Though Raccoons are nocturnal mammals, I see them quite often during my daytime walks in Eliza Howell Park, especially in late Fall and in Winter. They are usually sleeping and, from all appearances, sleeping very soundly. I realized how just how soundly when I came across one that had selected an open space on the ground for its daytime resting site.
I walked right up to the sleeping animal. It didn’t raise its tucked-in head or move any other part of the body; it seemed totally unaware of me. The only way I was sure it was alive was by the slight rise and fall of its body as it breathed.
Raccoons do not typically take their daytime rest out in the open like this; I usually see them sleeping in large cavities of trees. Often they select a tree in the bottomland, along the Upper Rouge branch shortly before it reaches the Main branch, where the old willow trees provide many places to crawl into. Their sleeping pattern allows us to see them only from the rear, head hidden, just like the one on the ground.
This tree is used frequently, though not every day.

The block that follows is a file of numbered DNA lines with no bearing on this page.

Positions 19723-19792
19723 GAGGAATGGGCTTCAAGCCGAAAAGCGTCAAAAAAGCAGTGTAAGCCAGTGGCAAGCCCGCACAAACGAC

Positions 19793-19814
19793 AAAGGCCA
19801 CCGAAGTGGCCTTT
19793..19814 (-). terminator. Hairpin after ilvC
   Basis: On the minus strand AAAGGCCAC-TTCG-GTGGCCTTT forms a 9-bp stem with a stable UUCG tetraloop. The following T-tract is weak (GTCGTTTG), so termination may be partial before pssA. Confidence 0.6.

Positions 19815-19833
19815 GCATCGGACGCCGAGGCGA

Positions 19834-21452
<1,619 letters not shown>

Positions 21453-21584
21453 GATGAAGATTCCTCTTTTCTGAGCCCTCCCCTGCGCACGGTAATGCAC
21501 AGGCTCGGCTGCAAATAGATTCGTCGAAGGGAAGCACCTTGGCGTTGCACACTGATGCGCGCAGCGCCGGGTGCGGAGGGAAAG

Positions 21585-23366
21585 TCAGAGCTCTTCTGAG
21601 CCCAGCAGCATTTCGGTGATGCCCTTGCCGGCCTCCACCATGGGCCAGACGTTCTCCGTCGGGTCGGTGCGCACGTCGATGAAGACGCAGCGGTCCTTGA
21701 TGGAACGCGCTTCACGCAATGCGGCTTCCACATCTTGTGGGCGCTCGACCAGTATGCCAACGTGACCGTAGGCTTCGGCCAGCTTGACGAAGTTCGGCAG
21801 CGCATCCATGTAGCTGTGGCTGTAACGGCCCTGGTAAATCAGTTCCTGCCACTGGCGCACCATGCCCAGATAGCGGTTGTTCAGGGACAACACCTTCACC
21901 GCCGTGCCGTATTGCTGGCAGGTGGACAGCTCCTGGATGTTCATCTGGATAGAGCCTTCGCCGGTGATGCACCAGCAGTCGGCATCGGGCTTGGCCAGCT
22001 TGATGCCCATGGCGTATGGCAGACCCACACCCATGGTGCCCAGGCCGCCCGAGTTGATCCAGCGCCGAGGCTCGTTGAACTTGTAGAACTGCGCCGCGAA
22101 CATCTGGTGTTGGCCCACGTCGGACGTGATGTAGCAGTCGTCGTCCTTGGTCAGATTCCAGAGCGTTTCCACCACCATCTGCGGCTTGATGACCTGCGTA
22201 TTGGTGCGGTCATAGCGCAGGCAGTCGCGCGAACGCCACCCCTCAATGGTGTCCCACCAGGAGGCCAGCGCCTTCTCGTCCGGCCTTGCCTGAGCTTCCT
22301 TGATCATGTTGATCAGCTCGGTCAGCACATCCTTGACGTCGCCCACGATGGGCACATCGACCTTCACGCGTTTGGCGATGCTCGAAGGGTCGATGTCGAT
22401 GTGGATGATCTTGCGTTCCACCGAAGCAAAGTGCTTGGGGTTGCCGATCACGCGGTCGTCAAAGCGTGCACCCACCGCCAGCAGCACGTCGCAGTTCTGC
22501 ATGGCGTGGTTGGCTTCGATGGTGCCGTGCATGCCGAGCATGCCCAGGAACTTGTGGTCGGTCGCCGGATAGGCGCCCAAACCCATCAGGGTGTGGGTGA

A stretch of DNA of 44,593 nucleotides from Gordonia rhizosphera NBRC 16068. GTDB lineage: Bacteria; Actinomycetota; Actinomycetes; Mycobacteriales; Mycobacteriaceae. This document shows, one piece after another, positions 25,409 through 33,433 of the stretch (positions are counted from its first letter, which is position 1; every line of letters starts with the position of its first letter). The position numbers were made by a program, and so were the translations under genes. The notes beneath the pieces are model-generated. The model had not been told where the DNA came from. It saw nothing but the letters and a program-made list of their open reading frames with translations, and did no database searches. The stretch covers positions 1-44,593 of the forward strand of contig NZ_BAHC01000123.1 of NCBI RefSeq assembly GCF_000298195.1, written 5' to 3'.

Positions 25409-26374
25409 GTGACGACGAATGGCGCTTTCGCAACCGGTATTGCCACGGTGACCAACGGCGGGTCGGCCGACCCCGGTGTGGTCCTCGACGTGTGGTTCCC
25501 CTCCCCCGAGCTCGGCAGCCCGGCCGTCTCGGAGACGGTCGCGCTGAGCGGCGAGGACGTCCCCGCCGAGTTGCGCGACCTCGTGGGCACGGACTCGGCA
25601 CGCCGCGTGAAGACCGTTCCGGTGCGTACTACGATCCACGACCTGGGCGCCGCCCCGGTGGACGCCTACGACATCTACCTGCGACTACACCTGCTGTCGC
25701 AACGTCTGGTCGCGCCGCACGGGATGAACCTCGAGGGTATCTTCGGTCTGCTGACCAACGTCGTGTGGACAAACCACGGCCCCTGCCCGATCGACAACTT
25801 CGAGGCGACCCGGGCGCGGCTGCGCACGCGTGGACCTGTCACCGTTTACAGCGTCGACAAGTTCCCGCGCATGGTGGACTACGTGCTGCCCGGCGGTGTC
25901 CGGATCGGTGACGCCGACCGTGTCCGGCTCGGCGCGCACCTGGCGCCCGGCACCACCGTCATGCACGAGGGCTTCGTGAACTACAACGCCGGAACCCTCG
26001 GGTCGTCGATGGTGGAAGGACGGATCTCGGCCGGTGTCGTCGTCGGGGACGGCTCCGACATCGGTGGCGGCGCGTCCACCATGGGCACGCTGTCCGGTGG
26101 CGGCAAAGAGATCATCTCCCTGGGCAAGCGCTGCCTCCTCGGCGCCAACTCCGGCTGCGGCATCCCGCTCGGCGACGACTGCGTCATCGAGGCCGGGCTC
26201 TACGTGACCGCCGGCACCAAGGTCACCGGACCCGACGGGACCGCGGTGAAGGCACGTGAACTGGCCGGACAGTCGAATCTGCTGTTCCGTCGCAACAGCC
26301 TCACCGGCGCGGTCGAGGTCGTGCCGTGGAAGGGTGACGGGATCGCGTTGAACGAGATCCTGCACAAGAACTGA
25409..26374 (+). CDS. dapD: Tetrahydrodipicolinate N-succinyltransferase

Raccoons do not hibernate, but they may sleep away much of the coldest weather, day and night. They add a lot of body weight in the fall and do not really need to eat much in the winter. In milder winter weather, however, they are more active at night, evidenced by their changing day-to-day sleep locations and by their tracks in the mud and snow.
A good place to look for tracks is along the edge of the river, where this picture was taken.
Raccoon tracks are among the easiest mammal tracks to identify. Both the fore print and the hind print show five toes and might be compared to human prints. The fore print resembles a small human hand and the hind print looks somewhat like a small human foot with very long toes.
The daytime sleeping spots are more like roosts than dens, just some place to curl up for a long winter nap.
Photo by Kevin Murphy
It is in the winter, however, that Raccoons also select real dens for nesting, deeper cavities in trees or perhaps in a log or a burrow in the ground. They mate in late winter and females give birth to (usually) 2 – 5 kits in the spring.
Occasionally, a Raccoon is seen with its eyes open in daytime in the winter, as in this picture. This location may possibly be a nesting den.
Photo by Kevin Murphy
There is much that happens in Eliza Howell Park that those of us who visit only in daytime miss. I sometimes follow mammal trails like this one and wonder how many different species and individuals are foraging along the river at night.
Thanks to the Raccoon practice of daytime resting that allows it to be visible, I know that it is definitely one common Eliza Howell nocturnal species.